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I have this simple question about c syntax. When we write :

  printf("hello world
  ");

compiler produces an error. Why? In this other case:

  for (i = 0; i < MAXLINE - 1      
  && (c=getchar)) != EOF && c != '\n'; ++i)

everything compiles fine. What is the general rule for all this?

Thank you !

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2 Answers

A string literal ("...") cannot contain a bare newline.

If you want a newline character in the string, use the \n escape sequence (`"hello world\n")

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I know what you're saying, but the way you've said it is somewhat confusing. A string literal can obviously contain a newline ("...\n"), but it's not written or expressed as a literal newline in code. Instead, use the escape sequence '\n' to represent a newline character; the compiler will translate that to the appropriate character. (@SLaks, I know you know that -- just trying to clarify for the benefit of anyone who might need to ask in the first place.) –  Caleb Sep 23 '11 at 17:32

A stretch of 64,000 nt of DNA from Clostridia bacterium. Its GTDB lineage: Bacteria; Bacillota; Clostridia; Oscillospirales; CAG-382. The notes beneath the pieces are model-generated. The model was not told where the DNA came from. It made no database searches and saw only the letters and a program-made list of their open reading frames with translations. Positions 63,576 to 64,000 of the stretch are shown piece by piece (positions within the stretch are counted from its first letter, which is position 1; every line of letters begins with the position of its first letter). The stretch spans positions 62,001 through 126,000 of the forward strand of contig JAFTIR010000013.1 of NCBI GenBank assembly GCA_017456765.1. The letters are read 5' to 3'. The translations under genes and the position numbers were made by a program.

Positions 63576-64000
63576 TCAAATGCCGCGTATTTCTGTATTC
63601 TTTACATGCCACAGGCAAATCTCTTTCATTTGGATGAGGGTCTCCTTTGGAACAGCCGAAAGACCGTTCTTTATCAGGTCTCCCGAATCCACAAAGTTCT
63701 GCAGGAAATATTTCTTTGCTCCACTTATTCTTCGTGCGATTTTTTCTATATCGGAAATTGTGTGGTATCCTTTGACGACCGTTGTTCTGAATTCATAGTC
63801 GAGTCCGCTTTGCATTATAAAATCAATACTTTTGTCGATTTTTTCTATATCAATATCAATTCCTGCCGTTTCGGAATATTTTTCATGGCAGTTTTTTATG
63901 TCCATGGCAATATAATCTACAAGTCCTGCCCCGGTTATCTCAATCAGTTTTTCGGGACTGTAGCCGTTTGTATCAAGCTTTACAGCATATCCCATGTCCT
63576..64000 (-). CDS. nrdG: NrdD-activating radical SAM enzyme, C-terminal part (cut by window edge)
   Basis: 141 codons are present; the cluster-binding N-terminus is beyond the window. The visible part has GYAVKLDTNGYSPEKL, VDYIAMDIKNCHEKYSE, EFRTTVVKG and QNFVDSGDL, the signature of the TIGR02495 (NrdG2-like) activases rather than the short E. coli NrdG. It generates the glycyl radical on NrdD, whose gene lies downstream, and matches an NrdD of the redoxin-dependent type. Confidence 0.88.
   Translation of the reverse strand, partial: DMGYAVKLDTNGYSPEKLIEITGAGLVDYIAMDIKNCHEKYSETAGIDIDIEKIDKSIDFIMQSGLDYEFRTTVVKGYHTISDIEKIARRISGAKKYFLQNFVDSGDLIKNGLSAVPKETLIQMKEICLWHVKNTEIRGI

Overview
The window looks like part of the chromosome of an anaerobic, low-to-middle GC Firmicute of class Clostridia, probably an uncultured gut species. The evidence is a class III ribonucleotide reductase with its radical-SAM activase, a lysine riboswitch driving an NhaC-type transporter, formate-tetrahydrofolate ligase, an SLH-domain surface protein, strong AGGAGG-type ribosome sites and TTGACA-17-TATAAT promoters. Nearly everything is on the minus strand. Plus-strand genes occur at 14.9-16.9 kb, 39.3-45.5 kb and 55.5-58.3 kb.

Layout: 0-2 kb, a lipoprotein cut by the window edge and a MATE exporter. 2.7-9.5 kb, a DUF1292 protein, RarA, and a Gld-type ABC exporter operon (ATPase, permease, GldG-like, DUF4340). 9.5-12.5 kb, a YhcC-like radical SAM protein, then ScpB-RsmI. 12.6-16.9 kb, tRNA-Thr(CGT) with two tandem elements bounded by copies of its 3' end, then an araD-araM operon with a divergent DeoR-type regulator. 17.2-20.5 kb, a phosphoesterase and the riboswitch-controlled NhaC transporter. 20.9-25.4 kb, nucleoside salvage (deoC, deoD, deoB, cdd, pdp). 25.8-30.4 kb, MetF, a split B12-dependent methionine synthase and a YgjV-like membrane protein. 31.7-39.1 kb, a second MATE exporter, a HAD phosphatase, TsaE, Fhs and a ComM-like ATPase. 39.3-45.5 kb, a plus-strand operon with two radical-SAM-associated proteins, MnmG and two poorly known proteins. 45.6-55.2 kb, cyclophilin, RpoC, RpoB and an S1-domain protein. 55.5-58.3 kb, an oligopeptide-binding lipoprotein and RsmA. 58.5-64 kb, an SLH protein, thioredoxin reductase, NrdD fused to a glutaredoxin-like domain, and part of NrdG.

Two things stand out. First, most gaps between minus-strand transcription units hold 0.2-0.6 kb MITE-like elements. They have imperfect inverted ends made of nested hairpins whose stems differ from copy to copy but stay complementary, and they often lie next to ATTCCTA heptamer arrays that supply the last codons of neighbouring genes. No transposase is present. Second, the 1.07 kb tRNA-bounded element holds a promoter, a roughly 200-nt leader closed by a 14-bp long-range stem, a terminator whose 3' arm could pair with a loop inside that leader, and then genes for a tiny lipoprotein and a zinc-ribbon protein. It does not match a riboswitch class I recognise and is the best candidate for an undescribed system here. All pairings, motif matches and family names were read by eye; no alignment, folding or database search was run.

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Because you're breaking a string literal, which isn't allowed, in the first example. In the second, you're just wrapping the syntax over multiple lines. For example:

printf("hello world"
);

will compile.

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